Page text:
Global LGBT Rights

Part of Modern Slavery Act 2015 – in the House of Commons at 2:53 pm on 26th October 2017.

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Photo of Nick Herbert Nick Herbert Conservative, Arundel and South Downs 2:53 pm, 26th October 2017

I strongly agree with the hon. Gentleman. It is important not least because of the health and equality issues that are raised, which he will know in his capacity as chair of the all-party group on HIV/AIDS. I will come on to CHOGM shortly.

There is another world, too. I am talking about a world in which 75 countries criminalise same-sex activity between consenting adults. That covers 2.9 billion people. Some 40% of the world’s population live in these jurisdictions, which means that more than 400 million people live under laws that punish same-sex activity, and punish it with the death penalty. Our all-party group was keen to secure this debate now because of the events in a number of countries last month, during the conference recess. What happened was a matter of grave concern.

In Azerbaijan, during the last two weeks of September, organised police raids led to mass arrests of perceived gay and bi men as well as trans women in the capital, Baku. The authorities claim that the arrests were made as part of a crackdown on prostitution, but activists and the victims’ lawyers claim that LGBT people were specifically targeted. While in detention, victims report being subjected to beatings, electric shock torture, forced medical examinations and other degrading treatment and ill-treatment. The majority of the detainees were charged with disobeying police orders, which is an administrative offence, and sentenced to between five and 20 days in custody. The country’s own Ministry of Internal Affairs stated that 83 people were detained in total.

The ambassador of the Republic of Azerbaijan noted that we were calling this debate and wrote to me this week. Let me quote what he says:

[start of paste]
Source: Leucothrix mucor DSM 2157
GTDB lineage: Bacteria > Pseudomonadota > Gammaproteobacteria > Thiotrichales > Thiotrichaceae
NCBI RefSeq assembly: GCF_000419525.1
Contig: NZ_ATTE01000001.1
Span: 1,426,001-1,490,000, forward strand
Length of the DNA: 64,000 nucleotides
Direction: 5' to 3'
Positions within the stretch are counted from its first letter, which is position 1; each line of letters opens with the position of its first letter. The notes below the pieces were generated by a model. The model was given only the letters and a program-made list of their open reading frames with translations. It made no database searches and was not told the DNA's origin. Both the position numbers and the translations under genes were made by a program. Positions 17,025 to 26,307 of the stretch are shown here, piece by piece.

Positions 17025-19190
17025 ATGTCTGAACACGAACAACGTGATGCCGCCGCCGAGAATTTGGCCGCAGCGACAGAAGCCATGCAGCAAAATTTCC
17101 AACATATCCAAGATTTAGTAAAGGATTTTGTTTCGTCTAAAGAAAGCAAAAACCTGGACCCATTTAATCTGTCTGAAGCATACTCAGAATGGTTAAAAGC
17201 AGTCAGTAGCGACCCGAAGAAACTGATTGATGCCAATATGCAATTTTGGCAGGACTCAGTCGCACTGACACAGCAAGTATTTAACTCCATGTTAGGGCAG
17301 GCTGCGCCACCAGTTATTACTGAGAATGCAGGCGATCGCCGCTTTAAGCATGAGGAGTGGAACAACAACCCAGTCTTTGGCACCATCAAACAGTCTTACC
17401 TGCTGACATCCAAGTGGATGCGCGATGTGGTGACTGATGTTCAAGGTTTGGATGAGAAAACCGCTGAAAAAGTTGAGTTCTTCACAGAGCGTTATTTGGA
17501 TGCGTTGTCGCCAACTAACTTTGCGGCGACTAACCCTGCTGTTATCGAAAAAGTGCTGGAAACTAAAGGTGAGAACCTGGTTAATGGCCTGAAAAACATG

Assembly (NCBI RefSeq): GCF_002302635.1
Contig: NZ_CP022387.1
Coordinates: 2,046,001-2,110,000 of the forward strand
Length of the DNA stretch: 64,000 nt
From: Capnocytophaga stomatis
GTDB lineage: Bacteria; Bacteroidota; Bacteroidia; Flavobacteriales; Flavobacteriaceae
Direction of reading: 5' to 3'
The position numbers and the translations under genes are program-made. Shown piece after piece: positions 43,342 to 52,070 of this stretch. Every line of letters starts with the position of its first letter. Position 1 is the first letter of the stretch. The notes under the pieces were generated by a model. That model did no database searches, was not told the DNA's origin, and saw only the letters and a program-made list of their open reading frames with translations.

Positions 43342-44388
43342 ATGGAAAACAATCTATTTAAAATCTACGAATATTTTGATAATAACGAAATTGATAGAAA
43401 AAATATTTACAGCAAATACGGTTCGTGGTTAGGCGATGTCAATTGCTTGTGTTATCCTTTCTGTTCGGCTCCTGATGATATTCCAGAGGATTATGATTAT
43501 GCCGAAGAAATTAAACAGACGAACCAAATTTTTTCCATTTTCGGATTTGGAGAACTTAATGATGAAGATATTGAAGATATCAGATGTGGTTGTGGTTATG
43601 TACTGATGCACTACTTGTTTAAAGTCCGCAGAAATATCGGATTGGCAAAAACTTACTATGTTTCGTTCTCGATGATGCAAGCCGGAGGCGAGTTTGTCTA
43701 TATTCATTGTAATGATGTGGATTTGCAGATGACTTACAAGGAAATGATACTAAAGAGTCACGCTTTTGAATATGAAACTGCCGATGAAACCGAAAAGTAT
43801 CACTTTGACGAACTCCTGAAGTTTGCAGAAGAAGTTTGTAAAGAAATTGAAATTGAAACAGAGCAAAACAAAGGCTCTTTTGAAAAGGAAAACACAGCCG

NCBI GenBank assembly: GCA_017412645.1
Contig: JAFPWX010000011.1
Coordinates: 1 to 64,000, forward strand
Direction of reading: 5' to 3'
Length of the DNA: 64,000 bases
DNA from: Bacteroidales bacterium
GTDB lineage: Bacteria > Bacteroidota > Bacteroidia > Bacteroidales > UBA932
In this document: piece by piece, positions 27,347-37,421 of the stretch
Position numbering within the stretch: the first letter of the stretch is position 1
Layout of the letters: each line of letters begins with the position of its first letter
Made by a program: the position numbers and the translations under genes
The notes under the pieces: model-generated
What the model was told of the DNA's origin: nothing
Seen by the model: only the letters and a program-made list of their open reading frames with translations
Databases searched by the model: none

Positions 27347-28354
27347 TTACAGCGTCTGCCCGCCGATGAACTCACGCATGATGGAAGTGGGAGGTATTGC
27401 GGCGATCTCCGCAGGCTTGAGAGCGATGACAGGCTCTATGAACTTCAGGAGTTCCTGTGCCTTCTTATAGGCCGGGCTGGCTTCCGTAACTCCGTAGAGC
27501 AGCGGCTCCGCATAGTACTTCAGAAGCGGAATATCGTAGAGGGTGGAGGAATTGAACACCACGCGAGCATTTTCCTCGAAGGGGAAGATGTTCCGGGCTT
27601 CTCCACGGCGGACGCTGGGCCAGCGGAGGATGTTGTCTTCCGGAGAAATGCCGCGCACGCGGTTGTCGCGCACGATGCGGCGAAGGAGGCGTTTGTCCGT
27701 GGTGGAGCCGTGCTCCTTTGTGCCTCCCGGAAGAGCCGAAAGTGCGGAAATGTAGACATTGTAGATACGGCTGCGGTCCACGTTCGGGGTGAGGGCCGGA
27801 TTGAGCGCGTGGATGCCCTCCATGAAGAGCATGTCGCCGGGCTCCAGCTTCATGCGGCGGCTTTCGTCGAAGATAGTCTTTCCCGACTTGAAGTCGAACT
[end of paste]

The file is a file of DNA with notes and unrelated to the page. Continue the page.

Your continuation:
“I can reassure you that this was not a concerted effort to crack down on the LGBT community, but rather a police action to stop solicitation of sexual services in downtown Baku following complaints from local residents. It may be that some within the local police force acted over-zealously and exceeded their mandate. As soon as the appropriate authorities were made aware of this the police operation was stopped and all those detained were released.

I would like to reiterate that the Azerbaijani constitution guarantees all forms of freedom of expression. Same-sex sexual activity for both men and women has been decriminalised in Azerbaijan since September 1st 2000.”

That does not deal properly with the situation. Local groups have reported that, since the initial raids, the authorities continue to intimidate and harass people whom they perceive to be LGBT. It is very important that this House, and I hope the Government, send a very clear message to the Azerbaijani Government that that kind of oppression is unacceptable in the eyes of the global community.

This House heard an urgent question earlier this year about the terrible situation in Chechnya, with arbitrary arrests and the illegal detention and torture of LGBT people. That continues to take place as part of a wider crackdown on human rights, despite the protests that have been made to the Russian authorities.